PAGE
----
Madan Singh, SM Heart Care Foundation Fund, Post CAG

Kishan, SM Heart Care Foundation Fund, Post CHD Repair

Deepak, SM Heart Care Foundation Fund, CHD TOF
eIMA News
IMA Community Service Day
On the occasion of "IMA Community Service Day" IMA Jabalpur Branch organised a free Health Check up and diabetes detection camp. State Secretary Dr. R.K. Pathak, Branch Secretary Dr. Kshitij Bhatnagar and other members participated. Dr. R.K. Pathak, Honorary State Secretary, IMA MP State Branch, Jabalpur
News
  • People around the world are living longer, but many are also living sicker lives for longer, according to a study of all major diseases and injuries in 188 countries. General health has improved worldwide, thanks to significant progress against infectious diseases such as HIV/AIDS and malaria in the past decade and gains in fighting maternal and child illnesses. But healthy life expectancy has not increased as much, so people are living more years with illness and disability, according to the analysis, published in The Lancet journal. The study's main findings were that global life expectancy at birth for both sexes rose by 6.2 years -- from 65.3 in 1990 to 71.5 in 2013. Healthy life expectancy at birth rose by 5.4 years -- from 56.9 in 1990 to 62.3 in 2013. (Reuters)
  • Life expectancy has increased in India, reports The Hindu, dated Aug 27, 2015. Life expectancy has increased by 6.9 years for men between 1990 and 2013 and 10.3 years for women during the same period, notes a study published today in the journal The Lancet. In 1990, the life expectance was 57.25 years for men, and 59.19 years for women. This has now increased to 64.16 years for men and 68.48 years for women in 2013. The healthy life expectancy has been more for women than men in India.
  • Natalie Kwit, DVM, from the Epidemic Intelligence Service and the Division of Vector-Borne Diseases, National Center for Emerging and Zoonotic Infectious Diseases, Centers for Disease Control and Prevention, Atlanta, Georgia, and colleagues have suggested that clinicians should consider human plague in any patient who has compatible symptoms and has reasonable risk factors. Key risk factors include residing or traveling in the western United States, recent proximity to rodent habitats, or direct contact with rodents or sick domestic animals (published online August 25 in the Morbidity and Mortality Weekly Report).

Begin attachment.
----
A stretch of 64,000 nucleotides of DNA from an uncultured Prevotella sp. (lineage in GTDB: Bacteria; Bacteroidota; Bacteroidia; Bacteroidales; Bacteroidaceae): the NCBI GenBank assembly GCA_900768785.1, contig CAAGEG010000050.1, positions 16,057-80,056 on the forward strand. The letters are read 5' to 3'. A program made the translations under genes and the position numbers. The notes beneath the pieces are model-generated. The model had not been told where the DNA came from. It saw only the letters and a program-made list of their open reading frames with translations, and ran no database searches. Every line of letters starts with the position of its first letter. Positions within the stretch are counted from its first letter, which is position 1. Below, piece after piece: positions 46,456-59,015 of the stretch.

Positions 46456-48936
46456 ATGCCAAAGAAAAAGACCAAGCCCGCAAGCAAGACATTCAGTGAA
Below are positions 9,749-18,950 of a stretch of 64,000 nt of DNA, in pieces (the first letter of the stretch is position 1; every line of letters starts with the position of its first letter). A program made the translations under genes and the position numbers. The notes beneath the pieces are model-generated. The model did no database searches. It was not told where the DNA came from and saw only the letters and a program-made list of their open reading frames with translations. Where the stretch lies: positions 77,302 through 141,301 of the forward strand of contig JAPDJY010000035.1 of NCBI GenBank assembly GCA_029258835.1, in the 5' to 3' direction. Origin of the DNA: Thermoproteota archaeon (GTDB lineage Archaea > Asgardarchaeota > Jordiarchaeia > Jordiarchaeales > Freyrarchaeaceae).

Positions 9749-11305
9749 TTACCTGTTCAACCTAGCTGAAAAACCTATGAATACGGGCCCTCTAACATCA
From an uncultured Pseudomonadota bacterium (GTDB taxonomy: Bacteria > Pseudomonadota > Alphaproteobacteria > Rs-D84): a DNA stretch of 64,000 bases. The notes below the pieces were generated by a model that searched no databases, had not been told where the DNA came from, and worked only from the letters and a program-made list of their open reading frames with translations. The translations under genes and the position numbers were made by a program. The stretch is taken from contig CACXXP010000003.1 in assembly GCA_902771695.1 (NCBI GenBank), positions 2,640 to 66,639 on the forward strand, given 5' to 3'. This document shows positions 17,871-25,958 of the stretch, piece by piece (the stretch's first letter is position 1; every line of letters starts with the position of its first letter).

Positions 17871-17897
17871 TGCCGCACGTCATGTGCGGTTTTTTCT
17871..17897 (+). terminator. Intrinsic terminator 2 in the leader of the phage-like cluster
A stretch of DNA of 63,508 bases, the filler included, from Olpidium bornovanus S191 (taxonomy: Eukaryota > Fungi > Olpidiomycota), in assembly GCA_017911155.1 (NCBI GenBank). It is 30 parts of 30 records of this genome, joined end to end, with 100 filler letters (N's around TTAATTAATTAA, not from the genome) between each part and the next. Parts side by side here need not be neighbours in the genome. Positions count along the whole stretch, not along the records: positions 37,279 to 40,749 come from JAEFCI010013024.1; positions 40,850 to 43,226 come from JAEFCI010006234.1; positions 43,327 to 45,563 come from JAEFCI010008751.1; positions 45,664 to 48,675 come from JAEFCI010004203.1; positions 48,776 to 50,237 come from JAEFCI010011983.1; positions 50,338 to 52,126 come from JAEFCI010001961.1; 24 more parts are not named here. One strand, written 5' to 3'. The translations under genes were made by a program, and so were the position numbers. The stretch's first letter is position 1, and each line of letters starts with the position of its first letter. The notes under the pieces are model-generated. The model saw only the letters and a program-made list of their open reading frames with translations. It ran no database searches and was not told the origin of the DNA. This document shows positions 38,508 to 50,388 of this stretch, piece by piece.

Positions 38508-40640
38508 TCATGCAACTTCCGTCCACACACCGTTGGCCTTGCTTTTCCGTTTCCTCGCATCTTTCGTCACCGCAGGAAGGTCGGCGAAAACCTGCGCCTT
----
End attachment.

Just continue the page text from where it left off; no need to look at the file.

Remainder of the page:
• The first-ever three-dimensional (3D) printer system to manufacture denture bases has been cleared for marketing by the US Food and Drug Administration. Although currently designed for use in laboratories, the Dentca Denture Base may soon allow dentists to make dentures in their offices, said Dentca Chief Executive Officer Sun Kwon in a news release. (Medscape)
Very few dengue cases critical: IMA
The Asian Age

New Delhi: As the National capital witnessed maximum number of dengue cases in August compared to last five years, health experts said that risk of complications is in less than one percent of dengue cases. Indian Medical Association Secretary-General Dr KK Aggarwal said that a platelet transfusion is not needed if the platelet counts are more than 10,000 and unnecessary platelet transfusion can cause more harm than good. According to Dr Aggarwal, International guidelines say that unless a patient’s platelet count is below 10,000 and there is spontaneous active bleeding, no platelet transfusion is required. http://www.pressreader.com/india/the-asian-age/20150826/282454232742490/TextView
Beware of Dengue mosquitoes: They breed in fresh water and bite only during the day
Dengue cases are on rise, and everyone is rushing to find ways to protect him or herself from the disease. However, what most people must remember while taking necessary precautions is that dengue mosquitoes only bite during the day and breed in clean, fresh water.

Often people remain unaware of these facts and protect themselves from bites during the nights by using mosquito nets and repellent creams. They also feel that they are the safest when in clean urban environments, not realising that mosquitoes could be breeding in the clean water filled bucket kept in their backyard.

Remaining in well-screened or air-conditioned buildings during the day can reduce the risk of exposure. When outside during the day, one should wear clothing that reduces the amount of exposed skin and use an effective mosquito repellent.

In Focus

Speaking about the issue, Padma Shri Awardee Dr. KK Aggarwal, President HCFI & Honorary Secretary General IMA said in a press statement, "With the rising incidence of dengue in the city, it is extremely important that adequate precautions be taken against the disease. While dengue is only dangerous in 1% of the cases, dramatic plasma leakage can develop suddenly causing complications. Keeping this in mind, substantial attention must be placed upon the early identification of patients at higher risk of shock syndrome and other complications. Staying well hydrated is key for patients suffering from dengue."